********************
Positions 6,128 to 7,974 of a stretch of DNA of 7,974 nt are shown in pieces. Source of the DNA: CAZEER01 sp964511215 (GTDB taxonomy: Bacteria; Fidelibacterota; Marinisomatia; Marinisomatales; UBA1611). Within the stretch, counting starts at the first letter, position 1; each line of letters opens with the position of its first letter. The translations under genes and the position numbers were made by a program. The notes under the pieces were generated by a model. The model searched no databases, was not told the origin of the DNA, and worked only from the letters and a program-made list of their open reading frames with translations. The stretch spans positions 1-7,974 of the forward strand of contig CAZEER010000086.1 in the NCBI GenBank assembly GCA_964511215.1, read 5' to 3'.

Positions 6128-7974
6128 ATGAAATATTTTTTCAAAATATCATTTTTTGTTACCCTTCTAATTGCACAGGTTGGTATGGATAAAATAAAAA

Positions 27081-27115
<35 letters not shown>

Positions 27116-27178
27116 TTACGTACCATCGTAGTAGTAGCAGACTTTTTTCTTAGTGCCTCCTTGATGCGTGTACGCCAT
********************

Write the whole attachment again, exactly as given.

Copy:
Positions 6,128 to 7,974 of a stretch of DNA of 7,974 nt are shown in pieces. Source of the DNA: CAZEER01 sp964511215 (GTDB taxonomy: Bacteria; Fidelibacterota; Marinisomatia; Marinisomatales; UBA1611). Within the stretch, counting starts at the first letter, position 1; each line of letters opens with the position of its first letter. The translations under genes and the position numbers were made by a program. The notes under the pieces were generated by a model. The model searched no databases, was not told the origin of the DNA, and worked only from the letters and a program-made list of their open reading frames with translations. The stretch spans positions 1-7,974 of the forward strand of contig CAZEER010000086.1 in the NCBI GenBank assembly GCA_964511215.1, read 5' to 3'.

Positions 6128-7974
6128 ATGAAATATTTTTTCAAAATATCATTTTTTGTTACCCTTCTAATTGCACAGGTTGGTATGGATAAAATAAAAA

Positions 27081-27115
<35 letters not shown>

Positions 27116-27178
27116 TTACGTACCATCGTAGTAGTAGCAGACTTTTTTCTTAGTGCCTCCTTGATGCGTGTACGCCAT